How To Make Beeswax Candles With Essential Oils – And Scent Recipes
Find out how to make beeswax candle recipes with essential oils, and learn why you should consider swapping out store-bought candles for homemade!
It’s not only fun to make candles, it’s better for your health to make the switch from store-bought scented candles to your own naturally scented homemade ones.
Did you know that most store-bought candles are as bad for your family to be around as second hand smoke! Yikes, right?!
Paraffin wax, which releases chemical toxins when burned, is the most common wax used in store-bought candles. And the strong scents used in these candles emit harmful substances including formaldehyde!
Luckily, beeswax candles made with essential oils are a great alternative! There are so many scent recipes you can make to mimic your favorite candle smells.
Nothing says “cozy” to me quite like a beautiful little glowing candle smelling like Autumn on a rainy day.
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What You Need To Make These Recipes For Beeswax Candles With Essential Oils:
- beeswax pellets – either white or yellow beeswax will work for candle making. I have tried both and prefer the white because it has less of a strong beeswax smell.
- coconut oil – both unrefined coconut oil and fractionated coconut oil will work totally fine for this project.
- essential oils – this is the brand I use. Its affordable and gives off a nice strong scent.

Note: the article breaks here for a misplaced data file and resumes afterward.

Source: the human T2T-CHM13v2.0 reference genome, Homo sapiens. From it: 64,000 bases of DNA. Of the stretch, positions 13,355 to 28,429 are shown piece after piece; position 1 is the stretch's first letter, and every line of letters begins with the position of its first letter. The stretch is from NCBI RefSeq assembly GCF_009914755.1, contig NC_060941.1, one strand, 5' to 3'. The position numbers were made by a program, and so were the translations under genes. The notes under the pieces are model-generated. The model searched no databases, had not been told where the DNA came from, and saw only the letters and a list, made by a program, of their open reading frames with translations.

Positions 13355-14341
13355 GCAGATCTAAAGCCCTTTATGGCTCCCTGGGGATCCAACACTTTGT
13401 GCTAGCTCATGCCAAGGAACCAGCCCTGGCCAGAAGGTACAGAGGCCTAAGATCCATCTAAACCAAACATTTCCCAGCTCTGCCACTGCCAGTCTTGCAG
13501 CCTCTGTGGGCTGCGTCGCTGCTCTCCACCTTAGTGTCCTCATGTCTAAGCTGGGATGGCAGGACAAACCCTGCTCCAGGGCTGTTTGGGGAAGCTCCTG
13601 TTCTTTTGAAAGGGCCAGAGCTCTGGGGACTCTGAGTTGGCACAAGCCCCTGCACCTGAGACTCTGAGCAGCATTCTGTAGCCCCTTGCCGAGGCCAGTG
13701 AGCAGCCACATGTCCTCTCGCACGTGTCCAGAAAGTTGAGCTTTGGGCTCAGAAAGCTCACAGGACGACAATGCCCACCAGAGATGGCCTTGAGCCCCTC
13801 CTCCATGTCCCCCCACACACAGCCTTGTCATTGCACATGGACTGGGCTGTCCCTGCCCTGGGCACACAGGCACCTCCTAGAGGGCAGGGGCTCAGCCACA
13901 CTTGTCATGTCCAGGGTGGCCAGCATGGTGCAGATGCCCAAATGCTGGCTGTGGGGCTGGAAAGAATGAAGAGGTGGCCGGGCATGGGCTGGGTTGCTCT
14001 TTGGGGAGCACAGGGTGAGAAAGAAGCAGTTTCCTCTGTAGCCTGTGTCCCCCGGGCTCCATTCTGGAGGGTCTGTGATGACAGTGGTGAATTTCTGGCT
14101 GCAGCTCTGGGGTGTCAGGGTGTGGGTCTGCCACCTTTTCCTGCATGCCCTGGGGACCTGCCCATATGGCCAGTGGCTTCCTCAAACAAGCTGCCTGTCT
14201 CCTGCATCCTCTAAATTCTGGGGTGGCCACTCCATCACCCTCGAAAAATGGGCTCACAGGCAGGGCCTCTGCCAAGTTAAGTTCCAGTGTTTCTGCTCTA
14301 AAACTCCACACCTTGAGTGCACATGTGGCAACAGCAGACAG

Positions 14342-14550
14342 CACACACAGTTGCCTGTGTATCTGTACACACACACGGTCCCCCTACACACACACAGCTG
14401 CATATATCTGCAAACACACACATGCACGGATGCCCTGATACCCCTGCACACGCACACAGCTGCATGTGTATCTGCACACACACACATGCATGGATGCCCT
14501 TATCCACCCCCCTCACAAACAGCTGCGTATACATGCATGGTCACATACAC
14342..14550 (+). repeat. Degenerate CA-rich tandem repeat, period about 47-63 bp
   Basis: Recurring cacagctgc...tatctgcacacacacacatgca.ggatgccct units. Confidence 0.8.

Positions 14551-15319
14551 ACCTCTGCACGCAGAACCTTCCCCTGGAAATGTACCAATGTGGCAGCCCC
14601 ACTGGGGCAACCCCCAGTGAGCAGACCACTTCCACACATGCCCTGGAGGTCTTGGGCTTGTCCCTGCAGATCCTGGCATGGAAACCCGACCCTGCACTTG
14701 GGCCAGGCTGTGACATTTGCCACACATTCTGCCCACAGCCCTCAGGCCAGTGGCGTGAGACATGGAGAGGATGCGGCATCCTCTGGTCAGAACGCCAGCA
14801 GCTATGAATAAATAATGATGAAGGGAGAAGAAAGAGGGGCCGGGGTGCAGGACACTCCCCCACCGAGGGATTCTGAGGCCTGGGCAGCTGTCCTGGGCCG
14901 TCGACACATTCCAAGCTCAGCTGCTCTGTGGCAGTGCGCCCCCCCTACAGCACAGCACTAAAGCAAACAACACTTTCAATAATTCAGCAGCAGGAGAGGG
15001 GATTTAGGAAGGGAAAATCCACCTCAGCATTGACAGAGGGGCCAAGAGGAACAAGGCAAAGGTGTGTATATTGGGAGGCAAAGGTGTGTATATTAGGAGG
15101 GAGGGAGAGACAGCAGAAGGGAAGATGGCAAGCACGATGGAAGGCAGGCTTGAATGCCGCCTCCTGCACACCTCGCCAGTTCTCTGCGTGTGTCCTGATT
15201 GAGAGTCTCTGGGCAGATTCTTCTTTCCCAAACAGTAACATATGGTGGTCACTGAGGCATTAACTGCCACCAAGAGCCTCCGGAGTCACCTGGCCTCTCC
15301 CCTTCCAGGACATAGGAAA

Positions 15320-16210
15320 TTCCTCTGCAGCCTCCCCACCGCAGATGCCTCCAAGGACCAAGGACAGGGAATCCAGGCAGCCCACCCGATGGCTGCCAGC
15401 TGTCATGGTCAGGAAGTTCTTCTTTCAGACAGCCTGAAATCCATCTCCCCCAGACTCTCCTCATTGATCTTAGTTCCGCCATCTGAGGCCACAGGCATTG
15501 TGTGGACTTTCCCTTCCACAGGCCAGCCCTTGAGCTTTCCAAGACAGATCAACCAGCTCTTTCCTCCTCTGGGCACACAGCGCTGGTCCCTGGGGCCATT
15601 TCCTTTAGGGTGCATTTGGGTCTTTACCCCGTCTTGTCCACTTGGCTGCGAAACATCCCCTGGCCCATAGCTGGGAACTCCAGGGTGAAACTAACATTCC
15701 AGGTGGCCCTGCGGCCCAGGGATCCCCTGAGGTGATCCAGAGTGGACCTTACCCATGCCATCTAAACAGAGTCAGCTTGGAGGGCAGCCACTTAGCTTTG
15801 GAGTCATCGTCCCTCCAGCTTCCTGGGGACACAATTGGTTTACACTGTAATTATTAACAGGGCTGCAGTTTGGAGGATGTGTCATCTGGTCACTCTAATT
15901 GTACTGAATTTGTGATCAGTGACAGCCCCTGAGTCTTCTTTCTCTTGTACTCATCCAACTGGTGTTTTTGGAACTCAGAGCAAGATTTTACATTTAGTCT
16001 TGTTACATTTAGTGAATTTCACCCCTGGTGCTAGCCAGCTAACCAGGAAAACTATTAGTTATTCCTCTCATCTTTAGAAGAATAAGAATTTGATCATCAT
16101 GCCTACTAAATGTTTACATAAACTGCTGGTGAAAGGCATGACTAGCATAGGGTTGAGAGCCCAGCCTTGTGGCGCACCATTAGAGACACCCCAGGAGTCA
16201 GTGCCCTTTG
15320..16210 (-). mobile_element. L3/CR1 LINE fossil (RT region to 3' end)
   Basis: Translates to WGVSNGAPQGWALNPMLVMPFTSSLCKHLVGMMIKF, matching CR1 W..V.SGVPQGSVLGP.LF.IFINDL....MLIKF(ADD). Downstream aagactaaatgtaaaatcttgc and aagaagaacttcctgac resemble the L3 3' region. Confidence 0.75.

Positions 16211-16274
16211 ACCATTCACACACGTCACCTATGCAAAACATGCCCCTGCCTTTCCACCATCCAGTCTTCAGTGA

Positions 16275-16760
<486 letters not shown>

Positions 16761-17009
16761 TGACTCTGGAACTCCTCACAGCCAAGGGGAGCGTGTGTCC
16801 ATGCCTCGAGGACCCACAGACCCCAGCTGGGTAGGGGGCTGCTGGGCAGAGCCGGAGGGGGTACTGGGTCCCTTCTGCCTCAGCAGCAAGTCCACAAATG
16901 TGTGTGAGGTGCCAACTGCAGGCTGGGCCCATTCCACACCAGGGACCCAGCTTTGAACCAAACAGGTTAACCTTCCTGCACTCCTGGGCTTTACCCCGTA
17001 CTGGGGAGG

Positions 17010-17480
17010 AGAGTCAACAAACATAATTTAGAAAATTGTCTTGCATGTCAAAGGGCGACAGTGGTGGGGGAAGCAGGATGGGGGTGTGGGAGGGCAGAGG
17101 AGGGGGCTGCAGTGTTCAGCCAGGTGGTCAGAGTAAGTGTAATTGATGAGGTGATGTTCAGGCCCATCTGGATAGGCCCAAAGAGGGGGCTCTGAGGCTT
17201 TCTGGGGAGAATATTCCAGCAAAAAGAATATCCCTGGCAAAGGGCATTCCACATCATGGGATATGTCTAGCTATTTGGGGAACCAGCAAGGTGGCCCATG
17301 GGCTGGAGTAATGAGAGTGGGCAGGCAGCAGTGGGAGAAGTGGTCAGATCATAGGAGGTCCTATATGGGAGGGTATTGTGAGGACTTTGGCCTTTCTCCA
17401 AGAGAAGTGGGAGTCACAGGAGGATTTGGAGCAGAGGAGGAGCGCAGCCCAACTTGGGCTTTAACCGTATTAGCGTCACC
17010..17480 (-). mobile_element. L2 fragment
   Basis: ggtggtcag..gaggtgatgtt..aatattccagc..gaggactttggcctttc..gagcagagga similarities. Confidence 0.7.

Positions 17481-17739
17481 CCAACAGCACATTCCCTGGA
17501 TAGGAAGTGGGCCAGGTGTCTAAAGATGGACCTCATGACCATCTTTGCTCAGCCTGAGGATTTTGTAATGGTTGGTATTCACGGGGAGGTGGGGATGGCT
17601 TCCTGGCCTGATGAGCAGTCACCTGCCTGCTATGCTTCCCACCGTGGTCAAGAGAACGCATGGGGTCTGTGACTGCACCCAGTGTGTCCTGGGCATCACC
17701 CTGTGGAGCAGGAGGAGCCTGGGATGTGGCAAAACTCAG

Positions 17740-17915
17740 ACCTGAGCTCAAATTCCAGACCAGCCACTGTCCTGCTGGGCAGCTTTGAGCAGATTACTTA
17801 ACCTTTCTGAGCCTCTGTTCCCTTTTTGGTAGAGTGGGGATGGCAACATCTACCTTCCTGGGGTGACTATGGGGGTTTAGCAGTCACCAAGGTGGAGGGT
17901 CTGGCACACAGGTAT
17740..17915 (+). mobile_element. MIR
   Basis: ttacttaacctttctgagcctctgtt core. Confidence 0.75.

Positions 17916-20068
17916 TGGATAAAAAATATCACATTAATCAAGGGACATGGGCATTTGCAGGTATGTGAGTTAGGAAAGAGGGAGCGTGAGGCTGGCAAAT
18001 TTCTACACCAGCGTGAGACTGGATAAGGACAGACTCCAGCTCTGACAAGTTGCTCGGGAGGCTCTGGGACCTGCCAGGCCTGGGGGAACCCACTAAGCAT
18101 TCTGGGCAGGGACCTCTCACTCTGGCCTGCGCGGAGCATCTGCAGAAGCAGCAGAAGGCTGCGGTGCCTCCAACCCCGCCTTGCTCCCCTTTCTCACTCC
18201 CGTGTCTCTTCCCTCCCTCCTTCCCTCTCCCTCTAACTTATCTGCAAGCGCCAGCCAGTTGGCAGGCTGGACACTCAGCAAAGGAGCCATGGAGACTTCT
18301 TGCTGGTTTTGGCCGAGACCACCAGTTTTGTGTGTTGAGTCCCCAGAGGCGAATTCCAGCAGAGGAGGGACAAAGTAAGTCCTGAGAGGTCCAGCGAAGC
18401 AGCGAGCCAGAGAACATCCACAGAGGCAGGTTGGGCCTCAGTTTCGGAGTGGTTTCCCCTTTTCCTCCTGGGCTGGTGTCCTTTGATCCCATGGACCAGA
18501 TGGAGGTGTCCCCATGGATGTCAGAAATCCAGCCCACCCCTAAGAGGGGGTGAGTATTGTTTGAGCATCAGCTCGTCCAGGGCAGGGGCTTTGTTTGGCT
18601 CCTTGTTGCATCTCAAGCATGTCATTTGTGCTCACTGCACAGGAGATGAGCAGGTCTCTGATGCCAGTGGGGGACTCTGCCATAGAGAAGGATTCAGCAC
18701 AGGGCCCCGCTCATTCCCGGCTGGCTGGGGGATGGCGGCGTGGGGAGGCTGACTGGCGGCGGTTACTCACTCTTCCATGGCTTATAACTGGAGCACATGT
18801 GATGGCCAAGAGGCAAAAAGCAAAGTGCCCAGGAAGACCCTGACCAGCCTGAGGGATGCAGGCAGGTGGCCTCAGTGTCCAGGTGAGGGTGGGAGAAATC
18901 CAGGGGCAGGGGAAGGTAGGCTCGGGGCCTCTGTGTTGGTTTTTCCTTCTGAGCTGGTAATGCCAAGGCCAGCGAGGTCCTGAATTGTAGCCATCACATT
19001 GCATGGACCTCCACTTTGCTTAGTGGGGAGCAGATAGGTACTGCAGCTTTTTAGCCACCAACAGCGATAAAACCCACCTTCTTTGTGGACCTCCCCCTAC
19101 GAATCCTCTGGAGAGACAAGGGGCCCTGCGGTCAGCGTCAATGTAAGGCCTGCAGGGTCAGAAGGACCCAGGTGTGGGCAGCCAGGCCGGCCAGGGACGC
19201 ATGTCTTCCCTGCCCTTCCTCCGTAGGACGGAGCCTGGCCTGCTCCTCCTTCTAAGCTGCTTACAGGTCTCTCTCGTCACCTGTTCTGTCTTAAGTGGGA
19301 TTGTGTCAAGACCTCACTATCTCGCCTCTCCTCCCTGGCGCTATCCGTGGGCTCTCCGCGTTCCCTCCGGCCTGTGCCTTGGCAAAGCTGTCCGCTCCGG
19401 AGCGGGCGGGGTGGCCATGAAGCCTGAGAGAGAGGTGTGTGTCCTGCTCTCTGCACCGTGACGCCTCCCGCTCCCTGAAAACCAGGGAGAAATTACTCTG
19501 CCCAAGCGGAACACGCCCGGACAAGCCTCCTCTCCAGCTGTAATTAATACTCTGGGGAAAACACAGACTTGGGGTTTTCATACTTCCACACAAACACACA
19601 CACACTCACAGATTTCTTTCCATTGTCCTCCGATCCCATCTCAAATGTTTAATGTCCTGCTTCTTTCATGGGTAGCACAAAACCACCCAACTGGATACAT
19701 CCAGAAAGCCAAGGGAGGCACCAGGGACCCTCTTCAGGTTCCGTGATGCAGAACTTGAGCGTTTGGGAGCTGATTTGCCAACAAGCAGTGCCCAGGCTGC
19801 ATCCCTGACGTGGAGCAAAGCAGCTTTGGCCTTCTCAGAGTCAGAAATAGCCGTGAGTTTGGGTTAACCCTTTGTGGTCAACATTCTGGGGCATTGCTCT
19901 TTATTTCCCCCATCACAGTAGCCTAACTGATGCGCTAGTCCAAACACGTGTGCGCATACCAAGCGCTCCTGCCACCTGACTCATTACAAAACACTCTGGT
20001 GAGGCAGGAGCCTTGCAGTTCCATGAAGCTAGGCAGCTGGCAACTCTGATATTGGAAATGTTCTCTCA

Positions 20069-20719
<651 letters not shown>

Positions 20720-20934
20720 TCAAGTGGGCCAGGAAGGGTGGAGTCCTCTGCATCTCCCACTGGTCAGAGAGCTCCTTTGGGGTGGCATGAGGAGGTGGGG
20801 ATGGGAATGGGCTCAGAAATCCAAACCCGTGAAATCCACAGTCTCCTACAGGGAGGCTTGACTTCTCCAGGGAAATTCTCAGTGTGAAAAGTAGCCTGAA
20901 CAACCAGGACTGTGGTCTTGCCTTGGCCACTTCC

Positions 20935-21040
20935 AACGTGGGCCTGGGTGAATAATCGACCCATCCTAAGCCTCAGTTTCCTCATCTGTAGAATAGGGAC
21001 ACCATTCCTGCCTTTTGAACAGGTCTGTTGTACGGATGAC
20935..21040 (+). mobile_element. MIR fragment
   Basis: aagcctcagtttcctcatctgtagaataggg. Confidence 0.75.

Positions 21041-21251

- candle wicks – for candle recipes that use essential oils, its best to use wicks that burn nice and hot so that the candle gives off as much scent as possible.
- small glass jars – choose a jar or container that isn’t too curvy on the sides so that the wax burns evenly. I used the leftover jars from Oui yogurts.
- hot glue gun – for securing the wicks to the bottom of the jars.
- scissors – or wick trimmers for trimming the wicks.
- candle wick centering device (or wooden clothes pins) – wick centering devices are great for holding the wick in place while the wax hardens, but you can always use wooden clothes pins like I did.
- melting pot (optional) – making candles is messy, and whatever pot you use is going to be very hard to clean afterward. Using a melting pot makes it easier to pour the wax into the jars without dripping it everywhere (been there!). It is optional, so if you’re only making a few candles, don’t worry about purchasing one. Check your local craft store for a better deal.
FAQ About Making Beeswax Candles With Essential Oils
can you add essential oils to beeswax candles?
Essential oils may smell strong straight out of the bottle, but they aren’t going to smell as strong when burned in a candle so you will need quite a bit of it.
For every 4 ounces of wax, you will need to use at least 60 drops of essential oils when making homemade candles.
Certain essential oils will throw a stronger scent:
Of course you can use any essential oils you like though!
why put coconut oil in beeswax candles?